Keshav Maharaj has given SA reason to believe

28 February 2018 - 10:03 By KHANYISO TSHWAKU in Durban
South Africa leg-spinner bowling in the nets the Proteas training session at Kingsmead Cricket Ground in Durban on 27 February 2018 ahead of the Australia Test series which starts on Thursday March 1.
South Africa leg-spinner bowling in the nets the Proteas training session at Kingsmead Cricket Ground in Durban on 27 February 2018 ahead of the Australia Test series which starts on Thursday March 1.
Image: Gerhard Duraan/BackpagePix

South African cricket has never been the type that places immense faith on a spinner but Keshav Maharaj has given them a reason to believe.

The all-round and encompassing nature of Australian cricket has often led them to a tweaker that at most develops into a world class performer.

Like most Test nations‚ Australia though have had their fair share of anodyne spinners.

In the groundsman-turned-off spinner that is Nathan Lyon‚ they have their most successful off-spinner in their history.

That's a big achievement.

A country that's produced Shane Warne (708 wickets at 25.41)‚ Richie Benaud (248 wickets at 27.03)‚ Clarrie Grimmett (216 wickets at 24.21) and Bill O’Reilly (144 wickets at 22.59) from a leg-spinning perspective hasn't quite shown the same amount of love to finger spinners.

On the other hand‚ love isn't something South African spinners have got from the public and the game here itself.

That explains why Hugh Tayfield (170 wickets at 25.91) remains South Africa's most successful Test spinner while the unorthodox and erratic Paul Adams (134 wickets at 32.87) is the best thing since sliced bread since 1992.

The gulf in experience between Maharaj (57 wickets at 26.78) and Lyon (290 wickets at 31.64) is there for all to see but proves how important these individuals to their respective bowling attacks.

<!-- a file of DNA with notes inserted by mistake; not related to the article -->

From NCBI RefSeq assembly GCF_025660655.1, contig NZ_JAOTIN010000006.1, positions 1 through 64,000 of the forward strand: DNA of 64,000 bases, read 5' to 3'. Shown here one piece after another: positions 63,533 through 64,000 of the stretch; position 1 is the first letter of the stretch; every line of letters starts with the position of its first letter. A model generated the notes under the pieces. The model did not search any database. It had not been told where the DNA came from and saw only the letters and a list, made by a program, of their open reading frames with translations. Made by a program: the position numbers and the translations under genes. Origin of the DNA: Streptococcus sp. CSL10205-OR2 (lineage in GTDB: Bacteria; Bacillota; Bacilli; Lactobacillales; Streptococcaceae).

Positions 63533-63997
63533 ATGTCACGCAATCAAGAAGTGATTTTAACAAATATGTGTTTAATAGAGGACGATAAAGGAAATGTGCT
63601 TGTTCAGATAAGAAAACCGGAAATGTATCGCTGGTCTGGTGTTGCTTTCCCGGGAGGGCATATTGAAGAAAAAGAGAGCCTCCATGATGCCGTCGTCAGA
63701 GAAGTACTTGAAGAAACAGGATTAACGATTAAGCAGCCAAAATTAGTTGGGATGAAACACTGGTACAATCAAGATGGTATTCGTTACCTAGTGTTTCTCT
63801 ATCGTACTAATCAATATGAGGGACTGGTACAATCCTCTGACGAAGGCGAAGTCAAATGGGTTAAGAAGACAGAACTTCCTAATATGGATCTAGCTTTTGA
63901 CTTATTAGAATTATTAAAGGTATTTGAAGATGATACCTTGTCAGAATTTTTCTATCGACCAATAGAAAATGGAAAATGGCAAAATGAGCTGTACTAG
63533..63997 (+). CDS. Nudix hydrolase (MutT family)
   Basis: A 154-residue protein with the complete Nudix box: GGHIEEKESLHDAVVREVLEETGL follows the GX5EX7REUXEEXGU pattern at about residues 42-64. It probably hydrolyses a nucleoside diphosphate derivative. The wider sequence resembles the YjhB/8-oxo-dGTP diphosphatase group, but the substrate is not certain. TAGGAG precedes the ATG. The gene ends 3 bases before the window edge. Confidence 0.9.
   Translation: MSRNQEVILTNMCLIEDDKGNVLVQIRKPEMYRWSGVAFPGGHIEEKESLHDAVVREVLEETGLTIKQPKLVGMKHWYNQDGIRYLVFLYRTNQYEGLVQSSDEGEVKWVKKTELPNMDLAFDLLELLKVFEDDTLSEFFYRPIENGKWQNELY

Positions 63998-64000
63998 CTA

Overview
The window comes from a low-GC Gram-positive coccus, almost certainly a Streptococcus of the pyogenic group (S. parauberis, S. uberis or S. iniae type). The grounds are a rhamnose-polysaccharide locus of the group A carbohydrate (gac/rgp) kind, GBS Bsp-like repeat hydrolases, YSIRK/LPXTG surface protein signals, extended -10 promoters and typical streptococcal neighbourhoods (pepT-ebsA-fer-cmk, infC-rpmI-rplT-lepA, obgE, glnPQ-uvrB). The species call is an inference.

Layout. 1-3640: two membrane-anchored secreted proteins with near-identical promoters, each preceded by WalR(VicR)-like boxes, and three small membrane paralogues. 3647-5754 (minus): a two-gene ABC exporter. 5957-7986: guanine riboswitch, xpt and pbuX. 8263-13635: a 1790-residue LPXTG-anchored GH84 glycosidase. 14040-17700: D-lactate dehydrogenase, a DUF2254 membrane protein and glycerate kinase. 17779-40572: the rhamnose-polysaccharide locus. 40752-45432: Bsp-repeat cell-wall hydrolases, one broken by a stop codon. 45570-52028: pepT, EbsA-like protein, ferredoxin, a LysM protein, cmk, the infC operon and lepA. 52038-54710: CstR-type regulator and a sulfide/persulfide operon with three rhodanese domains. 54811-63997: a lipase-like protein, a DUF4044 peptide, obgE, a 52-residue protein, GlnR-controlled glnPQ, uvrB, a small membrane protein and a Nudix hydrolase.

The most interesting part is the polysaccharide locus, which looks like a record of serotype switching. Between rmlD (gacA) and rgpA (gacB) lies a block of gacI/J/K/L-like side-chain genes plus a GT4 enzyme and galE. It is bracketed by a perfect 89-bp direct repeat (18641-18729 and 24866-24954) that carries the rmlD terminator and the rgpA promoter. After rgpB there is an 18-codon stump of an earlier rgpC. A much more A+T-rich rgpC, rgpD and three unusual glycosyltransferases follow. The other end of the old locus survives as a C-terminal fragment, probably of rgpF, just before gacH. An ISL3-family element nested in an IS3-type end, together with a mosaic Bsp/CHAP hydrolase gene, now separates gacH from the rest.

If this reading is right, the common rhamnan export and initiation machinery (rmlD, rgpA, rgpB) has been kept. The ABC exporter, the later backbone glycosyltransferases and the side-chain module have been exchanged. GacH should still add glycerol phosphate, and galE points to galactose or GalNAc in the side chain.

They have an ability to attack and defend with consummate ease.

More importantly‚ their consistency and variety has allowed their respective captains the luxury of rotating their fast bowlers around them.

This was none more apparent than in the Ashes series where Australia crushed England 4-0 to retain the urn.

Lyon neutralised England's army of southpaws and kept things tight against the right handers.

Maharaj held his own against India but in David Warner and Steve Smith‚ he'll be encountering batsmen who have different but effective methods of countering spin.

During the first-class three-day game between South Africa A and the Australians in Benoni‚ pace ruled but Australian bowling coach fully understood the importance of spin.

With three of the four tests taking place at coastal venues‚ spin will be a factor.

Kingsmead‚ host of the first Test that starts on Thursday‚ has long lost its fearsome pace and bounce reputation.

The current slow nature of the surface has played a crucial role in Maharaj’s development as the slow left arm spinner who plays for the Dolphins.

“Both spinners are going to play a big part because you can’t keep using fast bowlers‚" Saker said.

"You have to give them some rest.

"They're going to be important because Nathan was superb for us throughout the summer.

"He just didn't give our bowlers a break and he looked like he was going to take a wicket with each spell.

“It's going to be a bit of a different challenge against South Africa because they have more right handers but he's gone to another level.

"Maharaj has played very well for South Africa over the last 12 to 18 months but we got ways in which we think we can counter him.”


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